Home >Politics >Afghan refugees in the US: How they’re vetted, where they’re going and how to help

The U.S. evacuated tens of thousands of Afghans in its two-week-long airlift out of the international airport in Kabul.

Refugee resettlement organizations in the U.S. are bracing to receive many of them, while third countries around the world—from Albania to Mexico and Uganda—have agreed to accept some as well.

Here are answers to some key questions about where the Afghans go, what assistance they receive and how people can help the refugees if they choose.

How many Afghans have been evacuated?

The U.S. evacuated more than 65,000 Afghans, according to numbers provided by the Pentagon and the Department of Homeland Security on Wednesday. Of those, about 24,000 have arrived in the U.S. since Aug. 17. Another 23,000 are on U.S. military bases in Europe and 20,000 are in Asia.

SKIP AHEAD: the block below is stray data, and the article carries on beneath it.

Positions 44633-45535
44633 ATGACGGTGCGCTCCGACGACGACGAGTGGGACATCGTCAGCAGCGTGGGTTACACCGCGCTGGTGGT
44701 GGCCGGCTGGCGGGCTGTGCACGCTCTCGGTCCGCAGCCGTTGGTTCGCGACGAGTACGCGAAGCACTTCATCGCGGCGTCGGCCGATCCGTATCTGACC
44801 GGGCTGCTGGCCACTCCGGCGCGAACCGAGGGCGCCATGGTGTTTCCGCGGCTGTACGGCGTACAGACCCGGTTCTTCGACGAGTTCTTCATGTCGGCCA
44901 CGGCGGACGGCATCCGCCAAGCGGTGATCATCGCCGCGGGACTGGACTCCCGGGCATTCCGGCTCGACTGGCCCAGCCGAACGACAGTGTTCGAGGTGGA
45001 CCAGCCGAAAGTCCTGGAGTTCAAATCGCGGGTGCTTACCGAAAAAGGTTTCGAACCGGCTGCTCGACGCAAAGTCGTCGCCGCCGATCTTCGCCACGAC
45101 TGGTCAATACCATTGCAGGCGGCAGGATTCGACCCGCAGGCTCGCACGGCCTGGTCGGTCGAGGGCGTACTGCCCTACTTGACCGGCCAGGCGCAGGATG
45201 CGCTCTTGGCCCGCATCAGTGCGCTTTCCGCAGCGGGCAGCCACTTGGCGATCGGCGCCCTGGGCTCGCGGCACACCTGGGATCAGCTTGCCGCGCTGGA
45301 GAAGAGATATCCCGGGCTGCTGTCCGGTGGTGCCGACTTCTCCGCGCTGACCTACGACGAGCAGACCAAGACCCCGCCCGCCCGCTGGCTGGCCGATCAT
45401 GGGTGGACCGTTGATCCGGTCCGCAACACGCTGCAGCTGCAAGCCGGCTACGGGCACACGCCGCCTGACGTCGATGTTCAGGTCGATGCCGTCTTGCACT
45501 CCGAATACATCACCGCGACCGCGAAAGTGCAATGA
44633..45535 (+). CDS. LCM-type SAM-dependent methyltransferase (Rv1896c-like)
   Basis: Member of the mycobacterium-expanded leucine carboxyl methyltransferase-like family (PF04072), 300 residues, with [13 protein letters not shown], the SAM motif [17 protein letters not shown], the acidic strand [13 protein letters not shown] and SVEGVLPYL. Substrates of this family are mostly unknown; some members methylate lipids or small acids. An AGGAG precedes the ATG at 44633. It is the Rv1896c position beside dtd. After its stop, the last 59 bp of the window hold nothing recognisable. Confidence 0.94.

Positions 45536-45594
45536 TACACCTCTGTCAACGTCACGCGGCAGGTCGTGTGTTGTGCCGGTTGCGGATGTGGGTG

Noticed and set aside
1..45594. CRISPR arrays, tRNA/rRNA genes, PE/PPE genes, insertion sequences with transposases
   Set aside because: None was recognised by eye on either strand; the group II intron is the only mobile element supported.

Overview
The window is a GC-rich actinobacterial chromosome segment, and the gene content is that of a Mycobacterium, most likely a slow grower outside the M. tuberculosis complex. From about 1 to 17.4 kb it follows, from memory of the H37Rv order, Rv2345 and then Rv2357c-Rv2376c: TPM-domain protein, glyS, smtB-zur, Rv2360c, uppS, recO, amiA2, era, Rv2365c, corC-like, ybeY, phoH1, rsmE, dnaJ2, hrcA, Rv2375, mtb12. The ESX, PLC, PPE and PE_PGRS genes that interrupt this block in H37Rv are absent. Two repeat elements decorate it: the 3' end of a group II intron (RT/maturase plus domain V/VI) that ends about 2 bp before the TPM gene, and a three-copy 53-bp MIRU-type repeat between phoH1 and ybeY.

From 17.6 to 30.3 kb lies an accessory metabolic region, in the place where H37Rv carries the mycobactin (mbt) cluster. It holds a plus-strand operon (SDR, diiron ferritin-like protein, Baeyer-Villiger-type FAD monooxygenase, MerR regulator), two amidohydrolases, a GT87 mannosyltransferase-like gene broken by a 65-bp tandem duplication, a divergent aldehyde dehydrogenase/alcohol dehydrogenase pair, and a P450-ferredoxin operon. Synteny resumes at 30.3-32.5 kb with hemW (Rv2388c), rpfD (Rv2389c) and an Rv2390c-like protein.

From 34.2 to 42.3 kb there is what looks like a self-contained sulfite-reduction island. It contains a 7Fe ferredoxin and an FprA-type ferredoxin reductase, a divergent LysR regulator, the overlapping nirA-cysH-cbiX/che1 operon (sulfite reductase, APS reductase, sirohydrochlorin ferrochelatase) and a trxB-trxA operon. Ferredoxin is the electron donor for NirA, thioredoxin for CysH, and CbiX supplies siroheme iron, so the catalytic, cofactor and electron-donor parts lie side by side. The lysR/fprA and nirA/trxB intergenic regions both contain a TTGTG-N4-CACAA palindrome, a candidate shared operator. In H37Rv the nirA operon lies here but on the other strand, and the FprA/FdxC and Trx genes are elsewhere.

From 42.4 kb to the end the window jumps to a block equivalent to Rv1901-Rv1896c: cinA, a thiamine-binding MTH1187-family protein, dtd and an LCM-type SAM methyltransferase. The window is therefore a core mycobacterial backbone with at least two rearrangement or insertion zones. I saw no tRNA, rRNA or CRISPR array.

Where are the Afghans going once they’re evacuated?

Many will eventually make it to the U.S.—refugee resettlement agencies here have been told to expect at least 50,000 Afghans—but it may take weeks or months for them to arrive as they undergo security screenings. Numerous third countries in the Middle East, Europe, Africa and Latin America have agreed to at least temporarily house some Afghans while they complete the U.S. visa process and accompanying security vetting, though the exact nature of those agreements isn’t yet clear.

Some others will live permanently in third countries. Canada, for instance, announced this week it has agreed to take on 5,000 Afghans that the U.S. evacuated as part of the 20,000 total Afghans it has said it will resettle, including those evacuated by Canada itself and by other countries.

Are Afghans vetted before they come to the U.S.?

Yes. Everyone evacuated from Afghanistan is first brought to a military base in Europe or the Middle East, where U.S. officials are collecting information—such as fingerprints and biographical details—that they are then running through criminal and terrorism-related databases. Only people whose names are cleared through that process are then allowed to board flights to the U.S., and their names are cross-checked again before they are allowed to formally enter the U.S.